Approximately 12.2 million people enrolled in individual insurance plans for the 2017 plan year through the Obamacare exchanges, the Centers for Medicare and Medicaid said Wednesday. About 9.2 million of those enrollees used the federally-operated marketplace, Healthcare.gov, and 3 million enrolled via state-based exchanges, CMS’ final report said.
The enrollment numbers were down from last year’s plan year, particularly in the Healthcare.gov marketplace, which saw 400,000 fewer enrollees this year than for the 2016 plan year. The Trump administration drew fire from both ACA supporters and the insurance industry when it scaled back the government’s outreach efforts in the final days of the open enrollment period.
Enrollment in state-based marketplaces, where states do their own outreach efforts, was down by about 100,000 enrollees.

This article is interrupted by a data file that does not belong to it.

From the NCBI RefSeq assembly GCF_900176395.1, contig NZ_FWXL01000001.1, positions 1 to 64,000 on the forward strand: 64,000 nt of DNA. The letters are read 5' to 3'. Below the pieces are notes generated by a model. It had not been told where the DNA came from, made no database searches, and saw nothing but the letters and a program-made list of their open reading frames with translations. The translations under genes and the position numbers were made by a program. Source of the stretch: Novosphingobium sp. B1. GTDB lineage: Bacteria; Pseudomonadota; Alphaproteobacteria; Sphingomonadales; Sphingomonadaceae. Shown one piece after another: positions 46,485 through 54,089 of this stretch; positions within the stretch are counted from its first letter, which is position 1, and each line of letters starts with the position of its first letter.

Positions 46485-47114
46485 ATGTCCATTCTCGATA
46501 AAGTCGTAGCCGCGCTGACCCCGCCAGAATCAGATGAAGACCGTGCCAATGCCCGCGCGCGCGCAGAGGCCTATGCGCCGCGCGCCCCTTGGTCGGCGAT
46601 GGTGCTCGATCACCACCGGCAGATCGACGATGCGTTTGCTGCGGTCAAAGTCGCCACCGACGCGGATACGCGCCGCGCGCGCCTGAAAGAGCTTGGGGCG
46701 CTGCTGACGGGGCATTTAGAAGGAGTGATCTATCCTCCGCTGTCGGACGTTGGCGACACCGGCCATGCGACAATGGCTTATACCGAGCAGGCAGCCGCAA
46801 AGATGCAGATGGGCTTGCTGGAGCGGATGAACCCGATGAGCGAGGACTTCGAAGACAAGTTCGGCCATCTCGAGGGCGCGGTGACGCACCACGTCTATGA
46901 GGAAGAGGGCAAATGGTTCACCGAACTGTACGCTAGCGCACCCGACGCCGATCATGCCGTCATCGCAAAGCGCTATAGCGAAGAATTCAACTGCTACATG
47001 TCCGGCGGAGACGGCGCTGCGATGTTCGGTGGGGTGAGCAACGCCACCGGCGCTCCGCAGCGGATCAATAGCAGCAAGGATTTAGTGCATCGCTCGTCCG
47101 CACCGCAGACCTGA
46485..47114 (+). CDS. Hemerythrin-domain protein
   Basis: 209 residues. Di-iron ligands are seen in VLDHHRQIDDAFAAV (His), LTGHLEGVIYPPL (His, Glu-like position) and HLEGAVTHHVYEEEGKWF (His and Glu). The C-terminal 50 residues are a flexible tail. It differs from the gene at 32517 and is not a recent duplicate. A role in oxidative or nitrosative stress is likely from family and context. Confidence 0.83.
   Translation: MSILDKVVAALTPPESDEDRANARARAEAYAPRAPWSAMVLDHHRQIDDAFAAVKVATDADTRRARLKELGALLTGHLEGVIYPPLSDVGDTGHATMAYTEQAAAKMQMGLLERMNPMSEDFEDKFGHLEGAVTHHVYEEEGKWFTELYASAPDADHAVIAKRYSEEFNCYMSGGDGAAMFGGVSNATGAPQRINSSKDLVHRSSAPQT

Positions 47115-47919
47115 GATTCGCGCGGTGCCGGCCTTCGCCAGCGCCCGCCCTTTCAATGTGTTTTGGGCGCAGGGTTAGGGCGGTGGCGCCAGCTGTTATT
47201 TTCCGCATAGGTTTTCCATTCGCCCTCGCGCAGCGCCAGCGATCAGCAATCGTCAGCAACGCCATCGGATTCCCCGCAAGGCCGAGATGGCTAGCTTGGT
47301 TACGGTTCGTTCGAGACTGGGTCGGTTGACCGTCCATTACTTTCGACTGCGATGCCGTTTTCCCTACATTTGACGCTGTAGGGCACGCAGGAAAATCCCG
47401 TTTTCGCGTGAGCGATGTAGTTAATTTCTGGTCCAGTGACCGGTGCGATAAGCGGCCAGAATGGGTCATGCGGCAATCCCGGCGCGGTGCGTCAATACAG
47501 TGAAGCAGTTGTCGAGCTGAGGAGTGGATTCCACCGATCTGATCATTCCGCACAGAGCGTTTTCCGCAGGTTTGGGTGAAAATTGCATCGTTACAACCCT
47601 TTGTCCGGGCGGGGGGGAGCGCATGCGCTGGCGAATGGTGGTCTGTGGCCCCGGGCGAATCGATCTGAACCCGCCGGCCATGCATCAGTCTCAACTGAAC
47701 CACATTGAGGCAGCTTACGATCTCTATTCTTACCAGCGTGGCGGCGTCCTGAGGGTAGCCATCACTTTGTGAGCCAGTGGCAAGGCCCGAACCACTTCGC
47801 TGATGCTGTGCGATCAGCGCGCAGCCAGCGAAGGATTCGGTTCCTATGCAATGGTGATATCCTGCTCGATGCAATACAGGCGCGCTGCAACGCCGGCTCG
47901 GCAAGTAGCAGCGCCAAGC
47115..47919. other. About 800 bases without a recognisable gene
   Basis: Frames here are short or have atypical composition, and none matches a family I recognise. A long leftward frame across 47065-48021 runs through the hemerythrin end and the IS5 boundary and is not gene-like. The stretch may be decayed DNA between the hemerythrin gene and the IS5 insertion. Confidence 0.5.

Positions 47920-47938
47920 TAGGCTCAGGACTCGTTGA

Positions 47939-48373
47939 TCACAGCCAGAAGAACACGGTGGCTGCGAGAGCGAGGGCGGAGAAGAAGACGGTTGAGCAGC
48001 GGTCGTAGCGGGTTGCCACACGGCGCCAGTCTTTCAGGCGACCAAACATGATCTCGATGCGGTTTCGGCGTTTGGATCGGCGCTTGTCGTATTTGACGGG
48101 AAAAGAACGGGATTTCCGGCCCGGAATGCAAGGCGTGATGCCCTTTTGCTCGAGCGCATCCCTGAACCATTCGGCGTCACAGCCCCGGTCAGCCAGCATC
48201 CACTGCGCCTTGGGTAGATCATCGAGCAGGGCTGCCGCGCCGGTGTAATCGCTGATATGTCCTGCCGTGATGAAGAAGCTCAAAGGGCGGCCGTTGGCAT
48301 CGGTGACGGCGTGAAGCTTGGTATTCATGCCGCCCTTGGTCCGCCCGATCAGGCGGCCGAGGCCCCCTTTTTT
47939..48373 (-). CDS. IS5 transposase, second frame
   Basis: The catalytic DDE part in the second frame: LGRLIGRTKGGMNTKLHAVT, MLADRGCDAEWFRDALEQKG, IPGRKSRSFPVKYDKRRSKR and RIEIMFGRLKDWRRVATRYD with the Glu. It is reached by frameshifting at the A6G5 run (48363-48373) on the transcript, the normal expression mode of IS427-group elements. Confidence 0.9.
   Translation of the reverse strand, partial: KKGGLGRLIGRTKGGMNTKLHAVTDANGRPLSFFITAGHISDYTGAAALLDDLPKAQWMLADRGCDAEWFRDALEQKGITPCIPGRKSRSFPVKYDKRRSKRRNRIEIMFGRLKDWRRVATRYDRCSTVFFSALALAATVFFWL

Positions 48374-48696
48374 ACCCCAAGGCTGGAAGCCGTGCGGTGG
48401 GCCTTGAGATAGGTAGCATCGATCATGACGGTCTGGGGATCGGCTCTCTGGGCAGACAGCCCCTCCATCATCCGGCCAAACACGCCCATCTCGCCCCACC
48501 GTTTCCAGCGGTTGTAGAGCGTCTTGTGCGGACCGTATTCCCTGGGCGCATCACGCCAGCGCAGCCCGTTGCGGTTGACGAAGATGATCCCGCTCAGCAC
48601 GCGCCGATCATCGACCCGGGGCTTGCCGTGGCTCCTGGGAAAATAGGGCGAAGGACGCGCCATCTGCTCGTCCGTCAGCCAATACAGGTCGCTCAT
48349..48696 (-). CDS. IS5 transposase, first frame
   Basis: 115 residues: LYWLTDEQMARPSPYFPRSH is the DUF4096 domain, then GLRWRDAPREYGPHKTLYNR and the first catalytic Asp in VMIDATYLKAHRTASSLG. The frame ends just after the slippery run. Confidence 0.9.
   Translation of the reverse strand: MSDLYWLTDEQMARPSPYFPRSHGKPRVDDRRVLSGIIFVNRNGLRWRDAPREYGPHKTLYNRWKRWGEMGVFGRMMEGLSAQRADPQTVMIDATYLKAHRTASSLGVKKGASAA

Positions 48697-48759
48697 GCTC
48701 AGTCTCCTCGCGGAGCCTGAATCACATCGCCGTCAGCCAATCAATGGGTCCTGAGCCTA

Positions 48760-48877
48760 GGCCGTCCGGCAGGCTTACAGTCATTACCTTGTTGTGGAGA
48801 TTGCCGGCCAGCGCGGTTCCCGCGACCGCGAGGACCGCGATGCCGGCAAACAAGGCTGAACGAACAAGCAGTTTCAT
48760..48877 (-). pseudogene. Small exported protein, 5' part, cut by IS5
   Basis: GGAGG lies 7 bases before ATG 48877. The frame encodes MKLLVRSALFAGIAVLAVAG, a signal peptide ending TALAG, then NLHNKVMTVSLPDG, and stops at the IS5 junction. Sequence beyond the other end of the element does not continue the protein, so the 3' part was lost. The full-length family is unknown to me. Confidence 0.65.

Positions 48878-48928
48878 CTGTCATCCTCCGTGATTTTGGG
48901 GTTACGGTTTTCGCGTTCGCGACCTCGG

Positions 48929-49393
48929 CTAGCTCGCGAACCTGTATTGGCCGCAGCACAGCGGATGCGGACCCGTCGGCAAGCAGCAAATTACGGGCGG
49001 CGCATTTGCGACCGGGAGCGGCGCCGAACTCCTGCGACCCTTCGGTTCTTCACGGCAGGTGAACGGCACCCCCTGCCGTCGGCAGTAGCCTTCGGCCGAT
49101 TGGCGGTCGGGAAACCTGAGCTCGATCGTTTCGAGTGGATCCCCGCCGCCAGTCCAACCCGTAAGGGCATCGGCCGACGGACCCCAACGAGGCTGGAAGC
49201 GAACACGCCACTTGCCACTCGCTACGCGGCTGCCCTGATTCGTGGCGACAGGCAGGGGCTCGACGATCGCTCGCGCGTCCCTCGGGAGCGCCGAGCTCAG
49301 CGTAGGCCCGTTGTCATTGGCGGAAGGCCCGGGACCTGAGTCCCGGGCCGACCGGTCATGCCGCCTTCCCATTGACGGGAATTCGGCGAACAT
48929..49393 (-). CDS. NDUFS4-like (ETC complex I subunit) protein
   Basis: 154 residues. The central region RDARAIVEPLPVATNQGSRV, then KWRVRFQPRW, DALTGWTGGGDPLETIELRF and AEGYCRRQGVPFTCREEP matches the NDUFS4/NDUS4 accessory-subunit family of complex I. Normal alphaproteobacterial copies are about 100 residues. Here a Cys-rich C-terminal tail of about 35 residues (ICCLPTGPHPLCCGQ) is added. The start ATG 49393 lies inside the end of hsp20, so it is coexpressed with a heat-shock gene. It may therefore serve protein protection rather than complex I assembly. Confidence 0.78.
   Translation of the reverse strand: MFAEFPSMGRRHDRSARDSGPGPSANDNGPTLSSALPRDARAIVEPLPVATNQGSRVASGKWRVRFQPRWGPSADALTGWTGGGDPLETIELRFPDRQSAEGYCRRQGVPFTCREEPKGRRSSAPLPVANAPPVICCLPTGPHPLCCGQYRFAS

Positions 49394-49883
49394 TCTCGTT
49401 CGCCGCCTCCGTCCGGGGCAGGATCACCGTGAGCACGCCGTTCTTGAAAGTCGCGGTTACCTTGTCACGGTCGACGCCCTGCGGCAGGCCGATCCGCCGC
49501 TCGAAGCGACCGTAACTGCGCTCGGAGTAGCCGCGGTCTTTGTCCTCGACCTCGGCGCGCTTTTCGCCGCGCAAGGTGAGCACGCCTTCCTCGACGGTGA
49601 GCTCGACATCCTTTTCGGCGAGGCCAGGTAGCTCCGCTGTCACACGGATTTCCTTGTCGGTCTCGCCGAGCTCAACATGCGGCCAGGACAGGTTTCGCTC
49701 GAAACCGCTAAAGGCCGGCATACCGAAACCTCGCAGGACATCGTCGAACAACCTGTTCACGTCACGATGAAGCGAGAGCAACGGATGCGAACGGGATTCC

About a third of this year’s enrollees (31 percent) were new enrollees, while 66 percent re-enrolled actively or automatically.
Republicans are in the midst of debating a repeal of Obamacare which would replace the current premium subsidies with less generous tax credits that would be applicable to plans beyond those offered in the ACA exchanges.
The average monthly premium for a silver plan, which most enrollees selected, went up by $84 between this year over last year. However, a vast majority of enrollees were eligible for an ACA tax credits, which on average meant that silver plan enrollees only paid a dollar more monthly than they did last year.